A model wears a creation by Lebanese fashion designer Georges Chakra at his Fall-Winter 2008/2009 Haute Couture collection presented in Paris, Tuesday, July 1, 2008. (AP Photo/Jacques Brinon) ... 01-07-2008 ... Photo by: JACQUES BRINON/AP/PA Photos.URN:6105441
A model wears a creation by the Lebanese designer Georges Chakra in Paris last summer.

Fashion fuses with conceptual art



Just a few hours to go before the French haute couture shows kick off, and Parisians wanting a taste of the visual delicacies to come can peer at a string of giant black and white photos at the end of the Rue Faubourg St-Honoré, one of the most popular shopping areas in Paris. These preview the futuristic collection of the rising star Anne Valerie Hash, who will show her haute couture collection at the Galerie Valois, close to the Louvre museum.

The striking photos illustrate Hash's complicated patterns and masterfully draped fabric, and they have already served their purpose. It's only day one of fashion week and they are already the talking point. It's no surprise that Hash, a home-grown French designer, is being recognised so publicly. Or that she has been chosen to close the calendar of shows on Thursday, ensuring the four-day event finishes on a high.

Hash graduated from the Chambre Syndicale de la Couture school in 1995 and won the National Association for the Development of the Arts of Fashion's prestigious award for a promising young fashion designer in 2003. Her debut show in 2001 featured garments that were essentially trousers laid flat and restructured into something unrecognisable. This set a new benchmark for conceptual fashion in a luxury market that is more famous for its meticulous attention to detail and full-on, old-fashioned feminine glamour - something we say yesterday at Dior and Armani Privé.

Another French designer, Alexis Mabille, starts the spring/summer 2009 shows just a year after making his debut. His show Monday featured a rather radical departure for haute couture: menswear. And with most of the menswear industry still in town after the autumn/winter 2009 ready-to-wear menswear shows ended last night, why not? The Chambre Syndicale, the French clothing industry body that runs both the ready-to-wear and haute couture shows in Paris is determined not to let any opportunity slip by.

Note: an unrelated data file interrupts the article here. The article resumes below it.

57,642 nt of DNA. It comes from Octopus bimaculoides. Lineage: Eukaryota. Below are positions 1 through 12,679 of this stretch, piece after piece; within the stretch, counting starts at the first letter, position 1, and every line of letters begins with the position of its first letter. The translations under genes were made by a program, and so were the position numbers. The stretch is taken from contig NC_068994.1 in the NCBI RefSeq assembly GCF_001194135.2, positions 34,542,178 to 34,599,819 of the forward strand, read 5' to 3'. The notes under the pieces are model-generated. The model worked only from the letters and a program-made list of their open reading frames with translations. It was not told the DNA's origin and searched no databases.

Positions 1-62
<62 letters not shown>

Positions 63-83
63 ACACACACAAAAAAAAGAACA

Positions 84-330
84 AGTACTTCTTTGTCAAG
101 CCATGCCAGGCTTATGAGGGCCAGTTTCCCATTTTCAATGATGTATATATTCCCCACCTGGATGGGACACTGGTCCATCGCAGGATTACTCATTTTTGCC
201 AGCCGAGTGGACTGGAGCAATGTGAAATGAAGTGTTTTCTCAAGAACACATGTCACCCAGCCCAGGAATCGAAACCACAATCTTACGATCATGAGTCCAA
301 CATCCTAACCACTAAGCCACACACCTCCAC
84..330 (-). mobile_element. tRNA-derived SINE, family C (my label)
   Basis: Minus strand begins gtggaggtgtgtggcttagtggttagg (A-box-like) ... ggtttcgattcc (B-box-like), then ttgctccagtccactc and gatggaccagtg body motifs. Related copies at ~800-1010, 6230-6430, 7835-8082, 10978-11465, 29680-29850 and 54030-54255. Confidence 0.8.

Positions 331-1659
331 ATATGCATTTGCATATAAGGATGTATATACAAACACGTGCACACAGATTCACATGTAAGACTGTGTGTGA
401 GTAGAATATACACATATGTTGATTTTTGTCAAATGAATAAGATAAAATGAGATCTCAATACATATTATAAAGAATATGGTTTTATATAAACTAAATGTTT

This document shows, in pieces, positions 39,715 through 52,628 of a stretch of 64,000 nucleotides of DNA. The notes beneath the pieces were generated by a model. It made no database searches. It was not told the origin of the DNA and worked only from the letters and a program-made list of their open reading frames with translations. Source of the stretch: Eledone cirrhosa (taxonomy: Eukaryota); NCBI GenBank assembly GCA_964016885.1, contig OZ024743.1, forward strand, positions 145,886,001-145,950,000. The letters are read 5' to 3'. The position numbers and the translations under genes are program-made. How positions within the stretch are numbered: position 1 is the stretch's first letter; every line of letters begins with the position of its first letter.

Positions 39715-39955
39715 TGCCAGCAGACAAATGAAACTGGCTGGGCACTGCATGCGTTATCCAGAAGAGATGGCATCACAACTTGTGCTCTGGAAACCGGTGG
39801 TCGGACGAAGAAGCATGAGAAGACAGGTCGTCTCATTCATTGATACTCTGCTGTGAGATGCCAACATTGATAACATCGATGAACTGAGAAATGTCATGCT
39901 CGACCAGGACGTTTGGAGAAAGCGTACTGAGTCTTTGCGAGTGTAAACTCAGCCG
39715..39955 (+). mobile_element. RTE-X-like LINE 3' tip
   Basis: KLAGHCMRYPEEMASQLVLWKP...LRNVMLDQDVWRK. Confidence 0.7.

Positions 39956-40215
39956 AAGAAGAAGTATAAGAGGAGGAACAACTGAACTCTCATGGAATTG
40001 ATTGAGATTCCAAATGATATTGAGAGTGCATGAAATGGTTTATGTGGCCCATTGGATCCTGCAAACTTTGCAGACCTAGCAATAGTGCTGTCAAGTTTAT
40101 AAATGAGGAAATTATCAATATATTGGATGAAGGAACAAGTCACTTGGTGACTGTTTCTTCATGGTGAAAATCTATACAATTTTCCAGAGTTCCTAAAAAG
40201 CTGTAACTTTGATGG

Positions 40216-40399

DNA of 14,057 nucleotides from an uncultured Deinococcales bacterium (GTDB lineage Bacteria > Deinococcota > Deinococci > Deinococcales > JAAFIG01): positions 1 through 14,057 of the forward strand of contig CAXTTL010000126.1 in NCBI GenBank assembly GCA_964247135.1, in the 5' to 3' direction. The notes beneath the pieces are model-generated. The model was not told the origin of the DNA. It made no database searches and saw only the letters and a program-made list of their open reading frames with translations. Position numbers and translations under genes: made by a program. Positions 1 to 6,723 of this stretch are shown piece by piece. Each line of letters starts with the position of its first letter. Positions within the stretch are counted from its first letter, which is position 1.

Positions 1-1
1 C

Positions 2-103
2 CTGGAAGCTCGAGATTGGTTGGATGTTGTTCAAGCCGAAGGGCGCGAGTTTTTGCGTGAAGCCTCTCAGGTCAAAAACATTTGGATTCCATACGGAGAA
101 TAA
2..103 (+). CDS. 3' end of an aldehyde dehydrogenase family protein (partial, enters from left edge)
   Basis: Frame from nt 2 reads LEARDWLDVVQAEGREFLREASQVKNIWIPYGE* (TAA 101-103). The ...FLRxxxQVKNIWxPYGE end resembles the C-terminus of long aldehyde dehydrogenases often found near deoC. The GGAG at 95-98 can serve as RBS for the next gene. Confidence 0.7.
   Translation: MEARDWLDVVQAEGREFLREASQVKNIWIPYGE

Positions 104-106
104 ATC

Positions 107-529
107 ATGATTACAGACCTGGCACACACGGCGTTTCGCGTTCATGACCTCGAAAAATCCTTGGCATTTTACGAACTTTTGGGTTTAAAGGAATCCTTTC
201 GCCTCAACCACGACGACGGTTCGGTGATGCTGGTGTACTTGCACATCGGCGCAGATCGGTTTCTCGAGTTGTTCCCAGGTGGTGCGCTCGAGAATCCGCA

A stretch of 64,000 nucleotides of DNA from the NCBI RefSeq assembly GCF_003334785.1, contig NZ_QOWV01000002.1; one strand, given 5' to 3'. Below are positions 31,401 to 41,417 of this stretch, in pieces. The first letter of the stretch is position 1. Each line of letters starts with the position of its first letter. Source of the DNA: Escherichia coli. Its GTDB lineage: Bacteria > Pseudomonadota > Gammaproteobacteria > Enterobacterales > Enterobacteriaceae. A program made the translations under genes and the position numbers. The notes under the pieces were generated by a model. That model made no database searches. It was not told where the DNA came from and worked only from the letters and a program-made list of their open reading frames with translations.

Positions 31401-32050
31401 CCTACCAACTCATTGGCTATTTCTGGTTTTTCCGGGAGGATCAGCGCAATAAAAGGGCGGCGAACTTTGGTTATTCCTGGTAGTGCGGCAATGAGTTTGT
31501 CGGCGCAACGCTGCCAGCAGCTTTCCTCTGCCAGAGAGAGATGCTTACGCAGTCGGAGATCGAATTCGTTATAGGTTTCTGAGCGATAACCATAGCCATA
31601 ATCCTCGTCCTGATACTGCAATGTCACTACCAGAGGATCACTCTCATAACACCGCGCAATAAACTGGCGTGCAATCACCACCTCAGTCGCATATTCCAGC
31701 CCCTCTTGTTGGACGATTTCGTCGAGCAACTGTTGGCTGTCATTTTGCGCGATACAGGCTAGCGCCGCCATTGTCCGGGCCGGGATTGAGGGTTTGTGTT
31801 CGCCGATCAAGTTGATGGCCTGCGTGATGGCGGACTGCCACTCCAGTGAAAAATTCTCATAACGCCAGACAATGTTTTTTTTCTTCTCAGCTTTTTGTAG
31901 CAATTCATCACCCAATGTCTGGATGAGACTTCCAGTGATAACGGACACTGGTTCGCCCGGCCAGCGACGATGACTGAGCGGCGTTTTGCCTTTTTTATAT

These are hard times, and who knows what is around the corner. Many American buyers stayed away from the menswear shows on account of the global downturn despite the fact that the rising British star Gareth Pugh took the late spot last night with his highly anticipated new menswear line. Paris is swarming with limos and bodyguards. Haute couture clients began arriving on Friday. Some have already been picking out pieces for their wardrobe. During a sneak preview at the Paris showrooms of the Lebanese designer Georges Chakra (who shows today) he told me he has already taken several orders from customers who couldn't wait to see the show.

Chakra, who dresses several Middle Eastern royal families and launches his first ready-to-wear line during New York fashion week, has experimented with a see-through malleable plastic for his haute couture line, which he presents today. He is backing a new silhouette, which is utterly feminine: slim shoulders, corseted torso, tiny waist and full skirt. The rarefied world of made-to-measure clothes is not simply about the perfect fit or cut, however. Chakra perfectly exemplifies the haute couture designer's extraordinary attention to detail and pushing of boundaries. It's often on closer inspection of a dress that seemed merely "magnificent" on a catwalk that you realise the effort and workmanship behind it.

Window gazing is catching on in Paris (why not, when so few are actually shopping?). As well as Hash's pictures, further up the street in Rue Saint-Honoré, the fashion boutique Colette is predictably fashion-forward with its window display. It features the bizarre moulded latex "car crash couture" dresses that Hussein Chalayan showed in his spring/summer 2009 pret-a-porter show. They appear to be suspended in motion, rather like the movie The Matrix, with icicle-like spikes shooting out the back.

Close up, Chalayan's work is conceptual but that's all it is. In comparison, Hash and Chakra fuse conceptual art with fashion and make it wearable and beautiful.

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